11 Facts You Might Not Know About Morton Salt
Great brands have great logos, and perhaps none more so than the Chicago-based Morton Salt Company, which introduced its instantly iconic little girl with the big umbrella—a.k.a. the Morton Salt Girl—in 1914. But the story of Morton Salt actually dates back more than 60 years prior, to its founding in 1848. Spice up your next dinner-party conversation with these fun facts that are totally, ahem, worth their salt.
1. MORTON INTRODUCED THE FIRST NON-CLUMPING TABLE SALT.
Back in the day, frustrated cooks and diners had to deal with salt that clumped together in humid weather. Enter Morton’s at-the-time revolutionary solution: Add magnesium carbonate, an anti-caking agent, to the mix, and voila! The first-ever free-flowing salt hits the market in 1911. (These days calcium silicate is added for the same purpose.) The company soon adopted the slogan "When it rains, it pours."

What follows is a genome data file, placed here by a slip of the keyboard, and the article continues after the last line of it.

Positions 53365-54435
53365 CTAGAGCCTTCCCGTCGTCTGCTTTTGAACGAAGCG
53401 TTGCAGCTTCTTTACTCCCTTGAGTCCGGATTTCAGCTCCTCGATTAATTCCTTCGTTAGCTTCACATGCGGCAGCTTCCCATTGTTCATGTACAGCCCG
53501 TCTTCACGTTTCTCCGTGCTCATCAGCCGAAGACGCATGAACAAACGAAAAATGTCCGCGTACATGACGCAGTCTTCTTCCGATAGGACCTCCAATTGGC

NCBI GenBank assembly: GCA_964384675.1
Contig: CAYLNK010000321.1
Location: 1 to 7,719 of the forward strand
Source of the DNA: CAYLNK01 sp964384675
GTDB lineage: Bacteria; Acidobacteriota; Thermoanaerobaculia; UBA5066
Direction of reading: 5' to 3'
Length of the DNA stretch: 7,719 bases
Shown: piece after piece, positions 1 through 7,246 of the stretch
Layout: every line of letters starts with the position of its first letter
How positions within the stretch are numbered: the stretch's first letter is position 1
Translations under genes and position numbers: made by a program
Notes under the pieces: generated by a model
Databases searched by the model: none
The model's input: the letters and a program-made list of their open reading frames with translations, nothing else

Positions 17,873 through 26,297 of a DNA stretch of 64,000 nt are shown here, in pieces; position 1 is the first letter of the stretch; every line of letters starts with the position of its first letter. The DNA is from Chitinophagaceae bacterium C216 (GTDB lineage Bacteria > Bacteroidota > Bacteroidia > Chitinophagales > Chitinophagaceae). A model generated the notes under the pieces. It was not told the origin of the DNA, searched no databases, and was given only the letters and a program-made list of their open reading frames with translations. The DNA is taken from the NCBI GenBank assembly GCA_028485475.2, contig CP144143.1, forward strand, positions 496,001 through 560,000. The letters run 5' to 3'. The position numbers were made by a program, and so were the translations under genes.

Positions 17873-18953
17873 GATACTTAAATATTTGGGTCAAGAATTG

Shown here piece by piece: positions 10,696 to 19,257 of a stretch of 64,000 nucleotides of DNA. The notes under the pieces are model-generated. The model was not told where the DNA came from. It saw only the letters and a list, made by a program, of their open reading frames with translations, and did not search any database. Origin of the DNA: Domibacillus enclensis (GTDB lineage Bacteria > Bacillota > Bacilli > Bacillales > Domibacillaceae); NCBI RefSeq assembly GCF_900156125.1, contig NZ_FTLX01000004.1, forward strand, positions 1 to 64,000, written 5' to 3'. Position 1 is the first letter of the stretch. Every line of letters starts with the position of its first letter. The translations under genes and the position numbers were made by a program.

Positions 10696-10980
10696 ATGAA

2. THE MORTON SALT GIRL WAS ORIGINALLY AN AFTERTHOUGHT.
To promote the new anti-caking feature of its salt, ad agency N.W. Ayer & Company was hired in 1914 to produce Morton’s first national advertisements, which were set to run as a series in Good Housekeeping magazine. The team developed 12 concepts, plus three alternates, to present to Morton executives. Sterling Morton, the secretary of the company, fell instead for one of the substitute ads, which showed a girl holding in an umbrella in one hand and a package of trailing salt in the other. The other 14 ideas were scrapped, and an icon was born. Of his prescient decision, Sterling Morton later said, “Here was the whole story in a picture—the message that the salt would run in damp weather was made beautifully evident.”